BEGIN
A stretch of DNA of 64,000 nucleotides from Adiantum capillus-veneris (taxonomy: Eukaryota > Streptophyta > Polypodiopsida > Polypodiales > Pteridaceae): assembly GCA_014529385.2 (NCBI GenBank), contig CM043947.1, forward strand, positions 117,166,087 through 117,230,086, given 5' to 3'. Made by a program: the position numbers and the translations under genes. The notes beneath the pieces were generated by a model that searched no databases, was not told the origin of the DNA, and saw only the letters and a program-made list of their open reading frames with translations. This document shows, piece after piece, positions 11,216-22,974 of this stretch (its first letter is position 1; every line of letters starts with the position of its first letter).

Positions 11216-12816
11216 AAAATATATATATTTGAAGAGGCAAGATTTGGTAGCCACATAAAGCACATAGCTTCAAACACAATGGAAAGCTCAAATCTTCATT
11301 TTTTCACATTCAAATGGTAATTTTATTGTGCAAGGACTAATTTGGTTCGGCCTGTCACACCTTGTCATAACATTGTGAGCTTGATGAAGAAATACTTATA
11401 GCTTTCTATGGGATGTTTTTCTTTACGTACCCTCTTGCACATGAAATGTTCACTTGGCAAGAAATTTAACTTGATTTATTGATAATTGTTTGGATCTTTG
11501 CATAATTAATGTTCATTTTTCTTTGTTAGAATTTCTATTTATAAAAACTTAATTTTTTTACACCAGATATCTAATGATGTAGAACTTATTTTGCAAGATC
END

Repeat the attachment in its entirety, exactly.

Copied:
A stretch of DNA of 64,000 nucleotides from Adiantum capillus-veneris (taxonomy: Eukaryota > Streptophyta > Polypodiopsida > Polypodiales > Pteridaceae): assembly GCA_014529385.2 (NCBI GenBank), contig CM043947.1, forward strand, positions 117,166,087 through 117,230,086, given 5' to 3'. Made by a program: the position numbers and the translations under genes. The notes beneath the pieces were generated by a model that searched no databases, was not told the origin of the DNA, and saw only the letters and a program-made list of their open reading frames with translations. This document shows, piece after piece, positions 11,216-22,974 of this stretch (its first letter is position 1; every line of letters starts with the position of its first letter).

Positions 11216-12816
11216 AAAATATATATATTTGAAGAGGCAAGATTTGGTAGCCACATAAAGCACATAGCTTCAAACACAATGGAAAGCTCAAATCTTCATT
11301 TTTTCACATTCAAATGGTAATTTTATTGTGCAAGGACTAATTTGGTTCGGCCTGTCACACCTTGTCATAACATTGTGAGCTTGATGAAGAAATACTTATA
11401 GCTTTCTATGGGATGTTTTTCTTTACGTACCCTCTTGCACATGAAATGTTCACTTGGCAAGAAATTTAACTTGATTTATTGATAATTGTTTGGATCTTTG
11501 CATAATTAATGTTCATTTTTCTTTGTTAGAATTTCTATTTATAAAAACTTAATTTTTTTACACCAGATATCTAATGATGTAGAACTTATTTTGCAAGATC